Campus chaplain reflects on time at Brock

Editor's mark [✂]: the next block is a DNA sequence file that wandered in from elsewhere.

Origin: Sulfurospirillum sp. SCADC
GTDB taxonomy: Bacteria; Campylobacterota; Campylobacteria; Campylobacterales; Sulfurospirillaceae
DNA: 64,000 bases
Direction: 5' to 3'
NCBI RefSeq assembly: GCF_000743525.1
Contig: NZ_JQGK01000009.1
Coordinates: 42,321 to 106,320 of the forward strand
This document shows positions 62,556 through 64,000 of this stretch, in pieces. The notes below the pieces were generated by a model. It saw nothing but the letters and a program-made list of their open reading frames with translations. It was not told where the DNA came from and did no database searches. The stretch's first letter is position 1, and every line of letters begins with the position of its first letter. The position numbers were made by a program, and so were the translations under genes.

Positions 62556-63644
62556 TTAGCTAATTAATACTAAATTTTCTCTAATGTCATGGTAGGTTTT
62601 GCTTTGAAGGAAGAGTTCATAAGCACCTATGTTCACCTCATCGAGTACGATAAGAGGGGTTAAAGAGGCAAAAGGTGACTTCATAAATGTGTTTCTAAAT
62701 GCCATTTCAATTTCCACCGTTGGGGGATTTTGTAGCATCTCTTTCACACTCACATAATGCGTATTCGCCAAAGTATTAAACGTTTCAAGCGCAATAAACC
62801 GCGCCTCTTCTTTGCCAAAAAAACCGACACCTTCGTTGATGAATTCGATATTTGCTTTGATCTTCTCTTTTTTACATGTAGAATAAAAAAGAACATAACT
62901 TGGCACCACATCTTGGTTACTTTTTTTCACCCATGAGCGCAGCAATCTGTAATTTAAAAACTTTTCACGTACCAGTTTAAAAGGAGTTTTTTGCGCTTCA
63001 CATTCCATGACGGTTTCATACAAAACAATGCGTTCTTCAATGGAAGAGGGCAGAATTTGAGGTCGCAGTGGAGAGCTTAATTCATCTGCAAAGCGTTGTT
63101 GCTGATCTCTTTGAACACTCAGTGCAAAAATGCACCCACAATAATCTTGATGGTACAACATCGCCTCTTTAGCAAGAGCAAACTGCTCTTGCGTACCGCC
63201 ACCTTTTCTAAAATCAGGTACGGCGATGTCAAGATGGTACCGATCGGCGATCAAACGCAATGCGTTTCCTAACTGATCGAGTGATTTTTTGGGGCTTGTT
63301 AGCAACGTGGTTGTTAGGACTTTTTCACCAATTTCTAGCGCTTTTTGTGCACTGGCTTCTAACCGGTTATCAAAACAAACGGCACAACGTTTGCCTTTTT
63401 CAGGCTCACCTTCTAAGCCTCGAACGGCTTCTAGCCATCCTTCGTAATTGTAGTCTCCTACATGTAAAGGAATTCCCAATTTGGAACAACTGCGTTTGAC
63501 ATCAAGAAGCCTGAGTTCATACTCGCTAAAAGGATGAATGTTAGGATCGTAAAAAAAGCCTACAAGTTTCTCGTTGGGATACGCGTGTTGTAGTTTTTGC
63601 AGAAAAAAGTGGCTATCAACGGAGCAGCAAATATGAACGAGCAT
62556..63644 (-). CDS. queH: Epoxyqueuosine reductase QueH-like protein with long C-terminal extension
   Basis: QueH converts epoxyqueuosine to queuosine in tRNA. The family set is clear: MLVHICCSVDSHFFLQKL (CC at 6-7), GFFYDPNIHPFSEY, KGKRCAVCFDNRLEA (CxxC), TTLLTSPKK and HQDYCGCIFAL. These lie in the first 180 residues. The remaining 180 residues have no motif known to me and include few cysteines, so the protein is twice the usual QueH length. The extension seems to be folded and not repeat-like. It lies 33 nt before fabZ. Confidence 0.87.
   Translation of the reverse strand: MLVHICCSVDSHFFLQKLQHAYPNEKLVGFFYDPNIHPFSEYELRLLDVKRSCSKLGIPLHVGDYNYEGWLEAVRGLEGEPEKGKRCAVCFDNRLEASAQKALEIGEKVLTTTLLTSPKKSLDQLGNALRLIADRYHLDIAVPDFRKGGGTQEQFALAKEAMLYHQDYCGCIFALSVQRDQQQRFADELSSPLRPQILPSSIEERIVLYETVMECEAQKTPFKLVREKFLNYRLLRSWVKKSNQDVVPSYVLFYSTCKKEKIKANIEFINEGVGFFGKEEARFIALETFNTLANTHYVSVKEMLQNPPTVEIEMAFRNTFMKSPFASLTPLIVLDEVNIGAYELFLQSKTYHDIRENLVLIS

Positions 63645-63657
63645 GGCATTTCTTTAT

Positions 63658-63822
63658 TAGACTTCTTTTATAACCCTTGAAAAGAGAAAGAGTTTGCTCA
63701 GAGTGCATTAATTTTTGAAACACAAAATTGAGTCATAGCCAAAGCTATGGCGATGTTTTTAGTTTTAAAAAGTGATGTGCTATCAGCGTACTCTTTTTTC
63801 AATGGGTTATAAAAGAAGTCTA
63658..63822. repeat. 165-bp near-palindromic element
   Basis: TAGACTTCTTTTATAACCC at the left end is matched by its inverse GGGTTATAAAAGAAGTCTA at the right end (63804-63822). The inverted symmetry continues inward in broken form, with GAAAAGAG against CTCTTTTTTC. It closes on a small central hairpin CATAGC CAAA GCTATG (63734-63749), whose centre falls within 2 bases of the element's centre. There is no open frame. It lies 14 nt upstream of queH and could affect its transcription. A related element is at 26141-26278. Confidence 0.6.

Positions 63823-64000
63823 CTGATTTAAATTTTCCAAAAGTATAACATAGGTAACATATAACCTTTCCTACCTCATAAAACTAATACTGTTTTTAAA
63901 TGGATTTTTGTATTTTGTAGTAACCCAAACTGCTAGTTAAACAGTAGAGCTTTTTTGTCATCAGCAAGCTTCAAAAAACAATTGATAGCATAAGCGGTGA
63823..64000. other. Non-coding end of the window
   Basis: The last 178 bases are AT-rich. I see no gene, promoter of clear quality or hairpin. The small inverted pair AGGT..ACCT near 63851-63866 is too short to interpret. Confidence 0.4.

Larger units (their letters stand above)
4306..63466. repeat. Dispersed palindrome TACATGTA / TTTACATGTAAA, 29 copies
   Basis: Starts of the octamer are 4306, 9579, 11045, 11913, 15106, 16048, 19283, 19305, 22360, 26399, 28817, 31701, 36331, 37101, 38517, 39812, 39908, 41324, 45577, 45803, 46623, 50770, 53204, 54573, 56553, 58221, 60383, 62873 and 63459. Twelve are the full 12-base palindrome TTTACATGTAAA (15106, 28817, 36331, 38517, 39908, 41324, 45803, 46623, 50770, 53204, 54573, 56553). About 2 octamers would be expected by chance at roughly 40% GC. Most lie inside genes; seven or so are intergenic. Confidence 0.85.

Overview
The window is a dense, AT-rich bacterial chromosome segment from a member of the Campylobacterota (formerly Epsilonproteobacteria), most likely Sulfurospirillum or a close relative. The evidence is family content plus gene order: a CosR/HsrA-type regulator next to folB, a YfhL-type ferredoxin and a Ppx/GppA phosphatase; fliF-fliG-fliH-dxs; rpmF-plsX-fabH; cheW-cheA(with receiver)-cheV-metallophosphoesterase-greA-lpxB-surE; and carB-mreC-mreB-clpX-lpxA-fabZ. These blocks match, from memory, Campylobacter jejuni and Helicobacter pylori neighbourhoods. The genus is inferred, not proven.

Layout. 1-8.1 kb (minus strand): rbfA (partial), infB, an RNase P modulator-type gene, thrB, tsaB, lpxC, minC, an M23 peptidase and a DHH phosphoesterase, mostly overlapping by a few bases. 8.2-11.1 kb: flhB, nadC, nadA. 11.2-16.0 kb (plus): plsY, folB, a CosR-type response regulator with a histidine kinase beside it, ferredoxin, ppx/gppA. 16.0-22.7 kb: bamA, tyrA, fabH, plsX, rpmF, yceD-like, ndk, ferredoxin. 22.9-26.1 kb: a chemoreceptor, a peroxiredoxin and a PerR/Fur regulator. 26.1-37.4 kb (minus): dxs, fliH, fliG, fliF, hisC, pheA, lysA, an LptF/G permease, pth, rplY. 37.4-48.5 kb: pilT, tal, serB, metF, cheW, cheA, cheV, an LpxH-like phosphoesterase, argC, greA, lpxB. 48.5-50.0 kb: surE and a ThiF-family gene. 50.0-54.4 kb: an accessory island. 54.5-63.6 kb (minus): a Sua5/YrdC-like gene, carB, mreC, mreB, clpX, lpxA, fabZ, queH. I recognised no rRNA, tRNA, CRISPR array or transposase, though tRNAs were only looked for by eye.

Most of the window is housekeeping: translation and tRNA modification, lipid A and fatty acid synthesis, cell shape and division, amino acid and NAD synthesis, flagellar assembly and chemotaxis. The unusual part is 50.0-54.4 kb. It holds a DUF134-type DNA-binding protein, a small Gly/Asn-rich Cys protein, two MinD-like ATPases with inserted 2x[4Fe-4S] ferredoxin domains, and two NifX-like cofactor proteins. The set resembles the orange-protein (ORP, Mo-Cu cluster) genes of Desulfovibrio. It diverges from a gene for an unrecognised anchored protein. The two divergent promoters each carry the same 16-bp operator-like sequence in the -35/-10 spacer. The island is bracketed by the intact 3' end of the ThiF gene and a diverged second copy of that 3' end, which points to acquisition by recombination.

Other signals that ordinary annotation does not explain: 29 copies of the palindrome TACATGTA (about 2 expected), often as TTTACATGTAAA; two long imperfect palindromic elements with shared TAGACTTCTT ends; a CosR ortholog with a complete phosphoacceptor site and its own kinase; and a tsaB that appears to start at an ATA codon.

Andre Basson is nearing the end of an era.Since 2004, the long-serving campus chaplain has been a fixture of the Brock community. Basson has led discussions, welcomed students into his office, attended events and even taught classes.But as he nears retirement at the end of the semester, Basson says there is one part of his job that will be toughest to leave behind.“I have loved meeting amazing, awesome students from all walks of life,” he said. “It’s been such a privilege to listen to them and that is one of the things that I will miss the most.”Basson is almost ubiquitous at various occasions across campus, and can often be seen engaging new students at the University’s Fall Preview Day and Spring Open House events, working out at the Zone, or even leading a bible study for atheists.In doing this, he has recognized the importance of being an active and engaged participant in the University community.“An office is OK, but you really have to be out there,” he said. “You need to connect with students where they are. Our ministry is a ministry of presence and we need to be in club activities and get to know students at their own level.”Having started his time at Brock nearly 14 years ago, Basson has seen many changes during his tenure and has had to respond to them accordingly.“You get the sense with students that you need to reinvent your ministry every year because generations change,” he said. “Smartphones did not even exist when I came to Brock.”Basson also appreciates the wide variety of people he gets to interact with compared to someone serving in parish ministry.“I think in parish ministry you often deal with many of the same issues over and over, but these kids are struggling with lots of issues, like jobs and insecurities, and yet they adapt very well,” he said.Basson witnessed that resiliency first-hand while leading overseas trips with students, with one particular instance in his mind standing out.“I was astonished by the hard-working attitude of the students while we were on a social justice trip in Namibia six years ago,” he said. “I watched them paint and fix a playground with members of the community in the hot sun when I couldn’t physically stand to work anymore. When they find their passion, they are extremely committed.”Basson also emphasized the distinctive role University chaplains enjoy as “guests on campus.” Though an active part of the Brock community, campus chaplains are sponsored by their respective faith traditions to provide religious resources, learning and leadership among student groups, faculty and staff.“There is a loyalty, but in any family there must also be healthy criticism,” he said. “We were some of the first people to advocate for fair trade products on campus, not from a particularly Christian perspective, but to highlight where the University can be better.”In addition to providing pastoral care for students and advocacy within the University community, Basson, a native of South Africa, has used his previous academic background as a Classics professor to teach two Medieval Studies courses, a role he hopes to continue even after he gives up his duties as chaplain.He also hopes to spend his retirement devoting further time to other scholarly interests, including finishing a longstanding book draft about a fourth-century Roman poet and beginning to learn Spanish.To pursue the latter of these endeavours, Basson intends to spend time travelling through Latin America, a task that should not be too overwhelming for someone who is already fluent in nine languages.As the adventures of retirement near, Basson knows that Brock will always remain with him.“The University is such an amazing place,” he said. “There’s always ideas floating around, and I hope to stay involved and come in now and then. I can’t see myself ever in some way not being connected to the University.”Though Basson will not formally retire from his duties as campus chaplain until the end of May, a retirement party will be held in his honour Friday, April 6, from 3:30 to 5 p.m. in Isaac’s Bar and Grill (stories will be shared at 4 p.m.). Please RSVP to Kristen.Smith@Brocku.ca read more